Marketing in African Rural Womens Organisation

are gathered manually and transmitted orally. Without adequate information about what the market wants the RWA is unable to provide value-added, innovative market demand products or services It is also unable to price its products and services accordingly. Whilst the RWA executive members had some understanding of what competition is and how it impacts on their business they have not been able to relate it sufficiently to the marketing model and conceptually seem to "staddle" the development versus marketing ideology. Their local competitors offer discounts, credit and give "parties" to attract customers. The women feel this is not possible for them to do as they are funded with donor money, which must be spent directly on the projects. The leadership has not yet made the link between replicating their projects in surrounding villagers and creating increased competition in an already limited and impoverished market place. There appears to be an ideological struggle between development needs and the need to migrate income-generating projects into profit driven businesses. Distribution of product is always a problem in a rural community. The difficulty with transport and the inadequate infrastructure, such as roads, have been some of the major barriers to market the products of the RWA. Without the knowledge and skills in business management, the RWA operators may not appreciate the relative importance of marketing, distribution and transport logistics to provide an efficient and effective network. None of the project members (outside of the executive) had received any training in marketing yet they were responsible for marketing their goods and products. Special attention needs to be applied to cultural and gender issues in RWA. The development model used by the RWA has focussed on gender empowerment and as a result the RWA has won tremendous respect from the local chiefs evidenced by the women's privilege of approaching the chiefs directly. Anecdotal evidence to support the above arguments are provided in Appendix 3 In order to provide a sustainable model for the RWA to provide continuing economic improvement, the integration of market information, leadership qualities and the telecentre operation should be adopted in order to establish some form of E-commerce activities. In E-commerce, barriers to entry are low, the transaction costs are lowered, customers have improved access to information and competition is high. The E-commerce can be channeled through the Internet in the telecentres and trade between supplier and buyer could be greatly enhanced. For example, the buyer can see where the supply is, its competitors, at what quality and price, and how to transport the purchase.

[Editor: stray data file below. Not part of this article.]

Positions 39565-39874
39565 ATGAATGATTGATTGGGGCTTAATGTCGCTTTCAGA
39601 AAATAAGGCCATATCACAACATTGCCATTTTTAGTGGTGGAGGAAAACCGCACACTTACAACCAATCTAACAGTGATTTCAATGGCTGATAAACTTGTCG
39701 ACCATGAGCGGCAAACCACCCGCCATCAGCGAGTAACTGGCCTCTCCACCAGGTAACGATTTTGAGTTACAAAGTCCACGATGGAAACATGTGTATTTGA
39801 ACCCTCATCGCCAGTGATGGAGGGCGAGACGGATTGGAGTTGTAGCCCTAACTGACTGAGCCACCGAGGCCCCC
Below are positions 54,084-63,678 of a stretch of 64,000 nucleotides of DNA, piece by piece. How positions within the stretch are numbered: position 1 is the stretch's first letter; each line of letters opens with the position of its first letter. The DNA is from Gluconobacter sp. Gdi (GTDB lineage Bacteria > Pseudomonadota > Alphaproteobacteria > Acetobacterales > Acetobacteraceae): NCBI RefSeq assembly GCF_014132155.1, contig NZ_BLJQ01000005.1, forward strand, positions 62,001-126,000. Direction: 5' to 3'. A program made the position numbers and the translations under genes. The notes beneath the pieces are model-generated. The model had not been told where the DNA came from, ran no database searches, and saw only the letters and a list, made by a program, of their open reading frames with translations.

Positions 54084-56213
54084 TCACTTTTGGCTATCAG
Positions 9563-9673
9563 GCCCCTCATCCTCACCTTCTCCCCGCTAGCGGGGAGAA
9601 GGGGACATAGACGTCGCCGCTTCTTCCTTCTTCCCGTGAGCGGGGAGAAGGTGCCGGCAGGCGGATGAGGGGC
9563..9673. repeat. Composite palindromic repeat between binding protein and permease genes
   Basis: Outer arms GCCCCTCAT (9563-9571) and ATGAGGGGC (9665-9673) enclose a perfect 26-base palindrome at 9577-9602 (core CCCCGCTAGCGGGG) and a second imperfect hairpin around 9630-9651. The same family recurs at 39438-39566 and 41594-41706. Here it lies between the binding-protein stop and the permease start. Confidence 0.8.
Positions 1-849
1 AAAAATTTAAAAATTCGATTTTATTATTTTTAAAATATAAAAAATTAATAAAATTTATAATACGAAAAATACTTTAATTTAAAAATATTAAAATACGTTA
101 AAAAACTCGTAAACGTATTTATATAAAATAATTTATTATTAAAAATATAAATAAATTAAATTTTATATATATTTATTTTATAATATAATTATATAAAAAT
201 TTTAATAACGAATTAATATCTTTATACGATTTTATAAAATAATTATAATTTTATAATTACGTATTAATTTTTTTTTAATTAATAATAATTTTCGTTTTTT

Limitation of this Study

Although this study has captured the strengths and weaknesses of existing activities in the RWA, it has not addressed some of the external factors such as:- Political influences (e.g. government funding and initiatives), social expectations (e.g. change in mindset about quality vs. quantity and price and development versus profit): Technological innovations (e.g. broadband transmission of video images by fibreoptic cables): Economic growth (e.g. not affected by recession) and financial management skills (e.g. personnel in the RWA who are skilful in financial management of projects). Future studies can include all the above factors. This study has focussed on the factors, which can transform from the self-sufficiency stage to the economic sustainability phase in the RWA. The next step is to introduce an action research agenda, in the form of E-commerce marketing training for the women of the RWA. Only through active and authentic involvement can the RWA members be enabled to systematically analyze their own problems and issues and to devise an E- commerce plan to deal with the problems currently stymieing economic expansion.